On the practical side, my urologist has patients that only respond when their total is 1500 or higher and it's a given that their free T is also high. The reasons why some men only respond to high doses of testosterone, whether injected, topical or pellets isn't really known and the knowledgeable doctors who prescribe TRT, will treat until there's symptom resolution. I referred to an abstract in Frontiers of Immunology about vitamin D resistance and the two possible causes stated are either VDR polymorphisms or pathogens that block or blunt vitamin D receptors. And the way to treat is to keep titrating until the resistance is overcome.
Whether in the case of testosterone or vitamin D or even thyroid resistance, the only practical way is to push the dose but, in the case of testosterone, there could be deleterious effects or problems from prolonged high dosing. It isn't perfect, but until the underlying mechanisms of resistance are discovered and can be corrected, treating until symptom resolution is all we have.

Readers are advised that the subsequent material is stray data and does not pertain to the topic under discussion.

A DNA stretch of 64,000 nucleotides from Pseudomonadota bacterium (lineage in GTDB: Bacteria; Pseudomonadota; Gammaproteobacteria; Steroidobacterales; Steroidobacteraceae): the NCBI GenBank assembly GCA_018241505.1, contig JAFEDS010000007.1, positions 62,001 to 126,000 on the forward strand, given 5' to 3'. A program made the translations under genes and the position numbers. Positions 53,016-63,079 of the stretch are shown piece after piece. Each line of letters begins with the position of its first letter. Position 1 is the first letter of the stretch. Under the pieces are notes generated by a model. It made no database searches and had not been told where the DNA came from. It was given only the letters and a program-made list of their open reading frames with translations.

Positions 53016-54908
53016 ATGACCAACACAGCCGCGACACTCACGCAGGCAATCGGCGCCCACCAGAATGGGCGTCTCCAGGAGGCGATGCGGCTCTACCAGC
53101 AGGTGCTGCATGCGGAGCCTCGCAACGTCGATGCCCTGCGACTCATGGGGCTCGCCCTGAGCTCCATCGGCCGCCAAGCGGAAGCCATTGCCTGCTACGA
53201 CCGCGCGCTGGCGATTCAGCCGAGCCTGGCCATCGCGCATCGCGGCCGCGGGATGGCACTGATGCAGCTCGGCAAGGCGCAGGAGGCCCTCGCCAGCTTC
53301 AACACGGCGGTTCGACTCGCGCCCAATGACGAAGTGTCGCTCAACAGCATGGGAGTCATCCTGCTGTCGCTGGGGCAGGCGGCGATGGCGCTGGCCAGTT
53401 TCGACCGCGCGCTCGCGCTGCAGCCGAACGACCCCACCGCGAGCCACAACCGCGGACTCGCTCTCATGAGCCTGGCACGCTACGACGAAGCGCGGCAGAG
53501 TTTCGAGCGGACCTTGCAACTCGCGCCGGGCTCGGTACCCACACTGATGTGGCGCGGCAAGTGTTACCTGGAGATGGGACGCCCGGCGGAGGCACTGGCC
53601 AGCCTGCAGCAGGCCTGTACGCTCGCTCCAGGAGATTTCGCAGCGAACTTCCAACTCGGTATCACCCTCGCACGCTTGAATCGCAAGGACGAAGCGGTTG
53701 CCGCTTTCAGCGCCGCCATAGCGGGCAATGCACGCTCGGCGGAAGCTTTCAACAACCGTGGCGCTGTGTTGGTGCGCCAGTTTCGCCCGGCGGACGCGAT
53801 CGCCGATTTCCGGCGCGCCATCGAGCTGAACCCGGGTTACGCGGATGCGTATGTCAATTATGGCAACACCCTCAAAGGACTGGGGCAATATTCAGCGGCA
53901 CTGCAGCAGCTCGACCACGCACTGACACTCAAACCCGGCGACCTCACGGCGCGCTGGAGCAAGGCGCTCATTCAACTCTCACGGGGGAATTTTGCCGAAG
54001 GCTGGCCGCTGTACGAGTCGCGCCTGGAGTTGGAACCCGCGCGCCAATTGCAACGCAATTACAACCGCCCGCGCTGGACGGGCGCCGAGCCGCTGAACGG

You need to keep in mind that most are not being treated by doctors in the know let alone have no clue how exogenous esterified T works.
Unfortunately, most are caught up on the more T is the better mentality let alone many are jacked up on T from the get-go.
Top it all of that whether one is starting trt or tweaking a protocol (increasing dose of T) many never give the protocol a fighting chance (12 weeks) and are destined for failure.
You know the ones upping their T dose every 6 weeks because they do not feel well!
These are the same men chasing their tales endlessly caught up on that never-ending. merry go round
Many also tend to have unrealistic expectations thinking high T levels will cure everything that ails them.
These same individuals get caught up searching for something that will never be there.
Although symptom resolution is what truly matters avoiding/minimizing sides let alone maintaining healthy blood markers long-term is key.